We might never be able to understand the discrimination and equality that the transgender or the LGBTQAI+ (lesbian, gay, bisexual, transgender, queer, asexual) have to face, and to corroborate this statement we have the recently passed Transgender Persons Act, 2019,  prima facie, it would give a positive impression favoring the transgender people but as we read and get to know about the concerns of transgender we understand the irony of the act which is that in reality, an ac meant for transgender it is not quite working for the transgender community.

Identifying Transgender

The meaning of the term ‘transgender’ is quite ambiguous as provided in the Transgender Persons (Protection of Rights) Act, 2019, so referring to that definition might be legally appropriate but not so socially as it is not descriptive of the exact meaning of the term. For a clear understanding, the following definition can be referred to –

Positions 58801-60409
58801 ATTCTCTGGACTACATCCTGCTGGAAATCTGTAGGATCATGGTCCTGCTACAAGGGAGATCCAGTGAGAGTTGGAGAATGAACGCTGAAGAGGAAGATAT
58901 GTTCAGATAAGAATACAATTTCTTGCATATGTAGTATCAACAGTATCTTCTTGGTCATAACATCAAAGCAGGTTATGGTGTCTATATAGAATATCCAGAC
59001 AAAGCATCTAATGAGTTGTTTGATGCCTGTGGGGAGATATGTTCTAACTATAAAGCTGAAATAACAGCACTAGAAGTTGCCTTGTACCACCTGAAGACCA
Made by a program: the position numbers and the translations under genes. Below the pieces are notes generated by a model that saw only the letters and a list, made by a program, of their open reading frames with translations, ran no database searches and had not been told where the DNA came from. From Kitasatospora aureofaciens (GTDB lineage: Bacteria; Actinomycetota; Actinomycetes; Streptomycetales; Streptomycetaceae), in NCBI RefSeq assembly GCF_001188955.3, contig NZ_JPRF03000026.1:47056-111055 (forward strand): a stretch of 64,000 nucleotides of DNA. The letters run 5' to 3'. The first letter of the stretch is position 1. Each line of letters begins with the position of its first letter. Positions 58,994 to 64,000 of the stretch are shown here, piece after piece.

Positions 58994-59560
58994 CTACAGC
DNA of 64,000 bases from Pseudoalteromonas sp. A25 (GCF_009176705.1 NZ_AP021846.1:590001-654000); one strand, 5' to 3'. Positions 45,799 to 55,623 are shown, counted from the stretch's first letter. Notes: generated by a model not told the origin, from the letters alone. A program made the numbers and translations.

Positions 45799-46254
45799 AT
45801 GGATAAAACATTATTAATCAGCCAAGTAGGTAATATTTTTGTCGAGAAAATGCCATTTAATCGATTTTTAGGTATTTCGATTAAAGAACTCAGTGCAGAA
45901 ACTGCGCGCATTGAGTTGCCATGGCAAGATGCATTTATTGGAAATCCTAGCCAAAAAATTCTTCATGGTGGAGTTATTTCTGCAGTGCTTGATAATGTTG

Transgender is an umbrella term for persons whose gender identity, gender expression or behavior does not conform to that typically associated with the sex to which they were assigned at birth.” 

The above definition in simple words makes the term transgender clear. However, since we have to study the implications of the Transgender Persons Act, we have to go through the definition of the act also, which is provided under, Section 2(k), “transgender person” means a person whose gender does not match with the gender assigned to that person at birth and includes trans-man or trans-woman (whether or not such person has undergone Sex Reassignment Surgery or hormone therapy or laser therapy or such other therapy), person with intersex variations, genderqueer and person having such socio-cultural identities as kinner, hijra, aravani and jogta. This definition is a lengthy one but not very specific about the term’s meaning.

Background of the Transgender Persons (Protection of Rights) Act, 2019